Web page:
You would not recognise Russell Jones if he walked past you outside St James' Park. Yet you suspect that is just the way the unassuming 78-year-old likes it.
Jones may prefer to keep a 'very low profile', in his own words, but the former executive director's stamp is all over the cathedral on the hill. It was Jones who helped design and deliver the stadium that we know today for Newcastle United. In fact, few figures have a more intimate knowledge of the site - and whether increasing the capacity at St James' really is feasible in the long run.
"There are means of doing it," he told ChronicleLive. "There's a saying in life: where there's a will, there's a way. Basically, that's what you have got to adopt. I wish them well in doing so."
Jones' comments are timely. The club agreed a deal last month to buy back the long-term lease of the land at Strawberry Place behind the Gallowgate End. This was land that Sir John Hall and Freddy Shepherd's ownership purchased from Nexus during Jones' time at the club before Mike Ashley later sold it to developers.
As complicated as any redevelopment would be, the Gallowgate still appears the stand most ripe for expansion in the long-term and reclaiming this land may yet prove significant. After all, increasing the capacity was the main reason why the club bought it in the first place a quarter of a century ago rather revisiting plans to build a new stadium elsewhere.
"I always referred to the stadium as the cathedral on the hill," Jones said. "People used to laugh at me when I said it, but it is the only place I know that people come on a Saturday and worship a team.
"The key to St James' is it's right in the middle of the city. It's really the only one that's like that so it's easy to get to so that was the key to leaving it where it was rather than ultimately trying to move it elsewhere.
"It would be a mistake to move away. I think there are things they can do to expand it if they want to. I'm sure the local authority and Newcastle City Council would be very supportive in terms of what they want to do. These days English Heritage are a lot more compliant in terms of wanting to help people as well."
Jones' words echo previous comments made by Sir John, who told ChronicleLive that 'if you've got the time and the money, you can probably solve the problems - but it's going to cost you'. Christopher Lee, who was the architect behind the Tottenham Hotspur Stadium, added that there were 'always solutions' when it came to the potential expansion of St James'.
While supporters will naturally want specifics on what those solutions could look like, stadium redevelopment has at least come a long way. As has St James' for that matter.
Jones was part of the team who turned a crumbling St James' into a 36,610-seater stadium in 1995 before the hierarchy quickly realised the arena would not be big enough for their Entertainers given the demand for tickets. It fell to Jones to head up plans to build a new stadium at Castle Leazes, with the potential for 70,000 seats, only for the application to face stern opposition from conservationists, so redevelopment on the current site was revisited once more. Another tier was duly added to both the Sir John Hall and Milburn stands at a cost of £42m in 2000 to enable more than 52,000 supporters to attend games.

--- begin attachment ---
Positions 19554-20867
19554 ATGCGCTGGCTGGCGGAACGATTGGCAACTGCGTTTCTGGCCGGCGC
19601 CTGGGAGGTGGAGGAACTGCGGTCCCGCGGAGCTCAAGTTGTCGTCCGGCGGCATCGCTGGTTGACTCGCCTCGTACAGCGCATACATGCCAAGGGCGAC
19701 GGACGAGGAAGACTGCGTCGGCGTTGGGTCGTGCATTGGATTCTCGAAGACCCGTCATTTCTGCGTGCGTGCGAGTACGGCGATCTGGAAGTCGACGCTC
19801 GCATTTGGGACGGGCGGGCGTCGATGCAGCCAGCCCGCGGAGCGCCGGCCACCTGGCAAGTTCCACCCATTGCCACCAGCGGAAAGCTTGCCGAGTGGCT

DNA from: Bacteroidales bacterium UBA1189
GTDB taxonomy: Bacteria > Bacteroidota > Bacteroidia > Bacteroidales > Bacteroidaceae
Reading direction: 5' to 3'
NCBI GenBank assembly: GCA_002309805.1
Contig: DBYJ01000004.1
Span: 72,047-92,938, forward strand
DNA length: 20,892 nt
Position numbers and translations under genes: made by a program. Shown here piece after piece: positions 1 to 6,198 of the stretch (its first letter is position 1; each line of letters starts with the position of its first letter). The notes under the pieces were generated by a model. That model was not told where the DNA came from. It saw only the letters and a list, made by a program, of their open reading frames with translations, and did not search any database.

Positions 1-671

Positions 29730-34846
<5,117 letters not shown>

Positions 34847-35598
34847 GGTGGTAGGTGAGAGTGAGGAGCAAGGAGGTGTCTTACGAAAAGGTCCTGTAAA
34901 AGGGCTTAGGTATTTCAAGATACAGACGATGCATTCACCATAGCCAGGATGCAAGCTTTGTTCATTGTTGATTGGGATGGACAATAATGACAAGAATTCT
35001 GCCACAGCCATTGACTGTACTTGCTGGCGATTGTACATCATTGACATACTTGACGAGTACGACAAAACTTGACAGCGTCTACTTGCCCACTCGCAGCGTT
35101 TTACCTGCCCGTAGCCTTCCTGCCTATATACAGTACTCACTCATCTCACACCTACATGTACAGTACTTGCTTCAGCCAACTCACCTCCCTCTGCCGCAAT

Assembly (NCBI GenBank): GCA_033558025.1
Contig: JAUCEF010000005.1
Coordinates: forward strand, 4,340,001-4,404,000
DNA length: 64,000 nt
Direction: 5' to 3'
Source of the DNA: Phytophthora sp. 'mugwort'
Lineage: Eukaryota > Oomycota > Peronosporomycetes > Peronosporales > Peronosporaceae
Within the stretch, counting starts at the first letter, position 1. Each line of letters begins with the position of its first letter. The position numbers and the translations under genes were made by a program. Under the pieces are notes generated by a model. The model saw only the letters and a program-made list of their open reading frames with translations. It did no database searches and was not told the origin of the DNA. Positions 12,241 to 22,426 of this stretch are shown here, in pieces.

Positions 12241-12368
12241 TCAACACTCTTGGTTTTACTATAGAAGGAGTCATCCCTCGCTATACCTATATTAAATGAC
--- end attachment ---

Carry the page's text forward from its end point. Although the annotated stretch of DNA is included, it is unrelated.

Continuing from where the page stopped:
St James' capacity has not been touched since then, but there had been plans to increase the size of the stadium to accommodate at least 60,000 fans before Mike Ashley bought the club in 2007.
"We always had the idea of purchasing Strawberry Place, extending the stand and bridging the hotel over the road," Jones said. "That's what we were going to do there.
"The idea was that we could extend the stand back and build a hotel that would be like a hotel for younger players and some of the senior players where they would get looked after, and to also provide some entertainment facilities there at the same time. That was always the idea, to extend that way."
That idea did not come to fruition, but Jones' legacy lives on at St James' beyond the structure of the stadium today. Ever wonder who was responsible for away supporters being housed up in the gods at Level 7? That was Jones' doing. That insatiable demand for boxes? Jones and his colleagues had the foresight to predict it when others doubted them.
"We had people like Man United and all the other teams being insulting about things like that," he added. "They used to criticise us and say, 'There's no way you will sell those boxes.' We said, 'Yes we will' - and we did."
View the original article here